At the 2016 Cisco Live event on Monday, Cisco CEO Chuck Robbins announced a new cloud policy management system and software to provide better network security for enterprise customers.
The Cisco Defense Orchestrator is a cloud-based portal that connects on-ground infrastructure and pulls it into the cloud. The Defense Orchestrator allows for security policy analysis, policy orchestration and automation, as well as monitoring and reporting to simplify policy management from the cloud.
"We've got this deployed with early customers. We find customers have different policies across their entire network," Robbins said. The Orchestrator, however, will give them consistent security management from the cloud and allow users to react to emerging threats faster.
"When you see a critical threat, you need to be able to move quickly," Robbins said.
In the morning's second announcement, Robbins said that Cisco is using advanced machine learning to detect threats. The Cisco Stealthwatch Learning Network License is a simple software upgrade that gives organizations the ability to determine where the most advanced threats are within their network, no matter how deep it goes.
"Perimeter security isn't sufficient any more," Robbins said.
The announcements were made to the more than 28,000 attendees at Cisco Live, which is being held at the Mandalay Bay Conference Center and runs through July 14. The company will touch on a variety of topics throughout the week, including IoT, drones, connected cities, and the cloud.
"A year ago I joked technology had moved from the basement to the boardroom. But now technology is fundamentally the strategy of every organization," Robbins said.
Innovation in technology has to start at the top, whether it's a CEO of a company, a mayor of a city, or the prime minister of a country, Robbins said.
"We hit an inflection point in 2015," Robbins said. "We moved through this time where we were discussing what it was, what is IoT, IoE, digitization, what is it. We've moved to a place now where every organization is trying to understand what does it mean to me, what does it mean to us, and what should we be doing in the context of all the technology that is available."
Robbins also talked about Cisco's push to acquire companies, mentioning that Cisco has already acquired more than 190 companies, and 15 of those have happened since he became CEO in May 2015. Recent acquisitions include Jasper Technologies."Jasper is the largest commercially-available IoT platform in the world. There are currently 31 million devices connected to Jasper. That's a good start. We're adding a million a month right now. As an example, there are 8 million connected vehicles on the Jasper platform today. This is a really important acquisition for us," Robbins said.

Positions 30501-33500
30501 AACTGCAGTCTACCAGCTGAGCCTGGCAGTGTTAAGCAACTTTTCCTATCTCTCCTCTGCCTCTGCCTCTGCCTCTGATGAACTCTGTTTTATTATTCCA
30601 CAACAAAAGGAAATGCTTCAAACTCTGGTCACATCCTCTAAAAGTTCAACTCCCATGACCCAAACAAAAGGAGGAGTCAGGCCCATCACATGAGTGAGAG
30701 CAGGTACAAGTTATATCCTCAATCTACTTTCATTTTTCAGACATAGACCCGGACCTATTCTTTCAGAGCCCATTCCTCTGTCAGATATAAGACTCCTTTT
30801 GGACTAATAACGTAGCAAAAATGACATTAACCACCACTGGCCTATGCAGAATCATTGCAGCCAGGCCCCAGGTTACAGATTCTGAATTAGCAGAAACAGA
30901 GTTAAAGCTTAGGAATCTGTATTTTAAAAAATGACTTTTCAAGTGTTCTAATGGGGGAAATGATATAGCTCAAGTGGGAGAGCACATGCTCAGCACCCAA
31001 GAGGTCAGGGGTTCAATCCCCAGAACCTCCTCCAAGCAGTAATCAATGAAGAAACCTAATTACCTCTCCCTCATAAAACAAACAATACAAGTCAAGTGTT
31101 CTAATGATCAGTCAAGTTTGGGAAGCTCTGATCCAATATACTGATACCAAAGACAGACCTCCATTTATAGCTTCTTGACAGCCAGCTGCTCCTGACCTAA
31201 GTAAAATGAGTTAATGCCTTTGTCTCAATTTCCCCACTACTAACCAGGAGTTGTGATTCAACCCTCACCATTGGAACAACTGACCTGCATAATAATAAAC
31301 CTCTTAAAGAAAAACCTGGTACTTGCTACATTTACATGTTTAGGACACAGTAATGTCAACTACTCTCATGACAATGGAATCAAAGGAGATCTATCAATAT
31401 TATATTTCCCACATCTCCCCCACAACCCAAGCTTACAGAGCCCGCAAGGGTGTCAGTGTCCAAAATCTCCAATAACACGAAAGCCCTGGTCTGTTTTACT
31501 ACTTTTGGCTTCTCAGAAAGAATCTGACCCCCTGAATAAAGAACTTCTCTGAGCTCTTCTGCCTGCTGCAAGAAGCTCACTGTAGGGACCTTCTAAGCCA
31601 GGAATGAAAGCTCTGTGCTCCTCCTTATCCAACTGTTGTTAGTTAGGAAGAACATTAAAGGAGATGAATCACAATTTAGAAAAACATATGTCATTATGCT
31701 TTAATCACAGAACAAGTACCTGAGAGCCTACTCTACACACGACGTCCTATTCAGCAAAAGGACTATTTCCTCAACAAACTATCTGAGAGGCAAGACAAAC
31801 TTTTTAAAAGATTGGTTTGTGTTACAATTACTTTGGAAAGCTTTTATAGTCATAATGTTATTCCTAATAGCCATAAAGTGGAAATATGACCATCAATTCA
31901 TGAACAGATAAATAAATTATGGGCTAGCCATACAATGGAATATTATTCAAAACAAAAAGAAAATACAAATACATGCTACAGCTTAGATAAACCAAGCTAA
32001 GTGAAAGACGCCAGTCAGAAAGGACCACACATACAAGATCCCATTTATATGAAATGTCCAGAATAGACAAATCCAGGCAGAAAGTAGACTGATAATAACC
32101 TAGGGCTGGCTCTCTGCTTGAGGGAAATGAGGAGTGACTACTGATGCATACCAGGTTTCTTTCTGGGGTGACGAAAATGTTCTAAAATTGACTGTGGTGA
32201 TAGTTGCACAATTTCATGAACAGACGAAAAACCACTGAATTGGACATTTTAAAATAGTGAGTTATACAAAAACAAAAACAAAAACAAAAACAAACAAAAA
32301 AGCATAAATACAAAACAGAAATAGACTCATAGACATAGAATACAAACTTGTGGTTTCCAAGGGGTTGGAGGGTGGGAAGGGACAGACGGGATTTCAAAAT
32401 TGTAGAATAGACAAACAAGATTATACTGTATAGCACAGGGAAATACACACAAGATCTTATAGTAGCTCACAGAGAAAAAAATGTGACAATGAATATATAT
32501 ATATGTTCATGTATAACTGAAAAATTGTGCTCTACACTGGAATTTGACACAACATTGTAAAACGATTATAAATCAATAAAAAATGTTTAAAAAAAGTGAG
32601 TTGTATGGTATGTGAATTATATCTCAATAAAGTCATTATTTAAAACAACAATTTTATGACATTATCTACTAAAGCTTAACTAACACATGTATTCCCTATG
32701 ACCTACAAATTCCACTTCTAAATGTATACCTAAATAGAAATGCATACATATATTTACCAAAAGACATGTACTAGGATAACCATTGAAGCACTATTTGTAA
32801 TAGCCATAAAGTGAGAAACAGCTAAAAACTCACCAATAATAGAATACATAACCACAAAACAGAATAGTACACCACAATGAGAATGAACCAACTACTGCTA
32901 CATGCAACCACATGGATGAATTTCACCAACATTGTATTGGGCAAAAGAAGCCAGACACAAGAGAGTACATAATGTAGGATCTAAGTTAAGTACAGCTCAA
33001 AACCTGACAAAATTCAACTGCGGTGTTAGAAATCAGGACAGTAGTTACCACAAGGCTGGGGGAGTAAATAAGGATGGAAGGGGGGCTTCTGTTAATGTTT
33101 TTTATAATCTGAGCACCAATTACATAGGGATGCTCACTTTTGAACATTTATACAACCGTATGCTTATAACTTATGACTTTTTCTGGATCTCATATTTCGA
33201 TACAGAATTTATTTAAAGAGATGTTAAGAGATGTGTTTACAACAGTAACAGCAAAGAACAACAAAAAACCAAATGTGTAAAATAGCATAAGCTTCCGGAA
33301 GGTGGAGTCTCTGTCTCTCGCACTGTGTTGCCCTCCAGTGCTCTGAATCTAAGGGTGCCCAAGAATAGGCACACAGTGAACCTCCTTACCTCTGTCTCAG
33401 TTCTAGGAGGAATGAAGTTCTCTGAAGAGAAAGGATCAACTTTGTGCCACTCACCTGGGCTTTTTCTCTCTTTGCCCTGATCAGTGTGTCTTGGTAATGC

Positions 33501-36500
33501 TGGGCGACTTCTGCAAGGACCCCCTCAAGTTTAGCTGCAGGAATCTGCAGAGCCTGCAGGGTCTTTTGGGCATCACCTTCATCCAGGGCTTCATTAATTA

After an acquisition, knowing when to integrate it quickly, or keeping it separate is key. With the acquisition of Lancope, they quickly integrated it in order to hone Lancope's Stealthwatch product into the one that Cisco announced today.
"Our acquisition strategy is core. It's core to our overall innovation strategy," Robbins said.
Innovation will likely continue at Cisco, with the company spending $6 billion annually on R&D, and with $2.2 billion invested in startups around the globe, he said.
Last August, Apple and Cisco announced a strategic partnership for iOS enterprise users. At the keynote, Robbins said he's often asked what happened to that deal and for its status. He said, "Well, we went to work. We're almost ready to launch."
Apple CEO Tim Cook appeared in a video at the keynote, and mentioned the Cisco partnership, but didn't give specifics on the partnership, other than mentioning Cisco's new Spark app and how it will integrate with the iPhone and iOS 10.
As reported in ZDNet, Cisco's third quarter earnings were better than expected, with fiscal third quarter earnings of $2.3 billion, or 46 cents a share, on revenue of $12 billion. Although, that's down from $12.1 billion during the same period the previous year. Excluding the company's divested video business, sales were up 3%. Non-GAAP earnings were 57 cents a share, two cents ahead of expectations.
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Teena Maddox is a Senior Writer at TechRepublic, covering hardware devices, IoT, smart cities and wearables. She ties together the style and substance of tech. Teena has spent 20-plus years writing business and features for publications including People, W and Women's Wear Daily.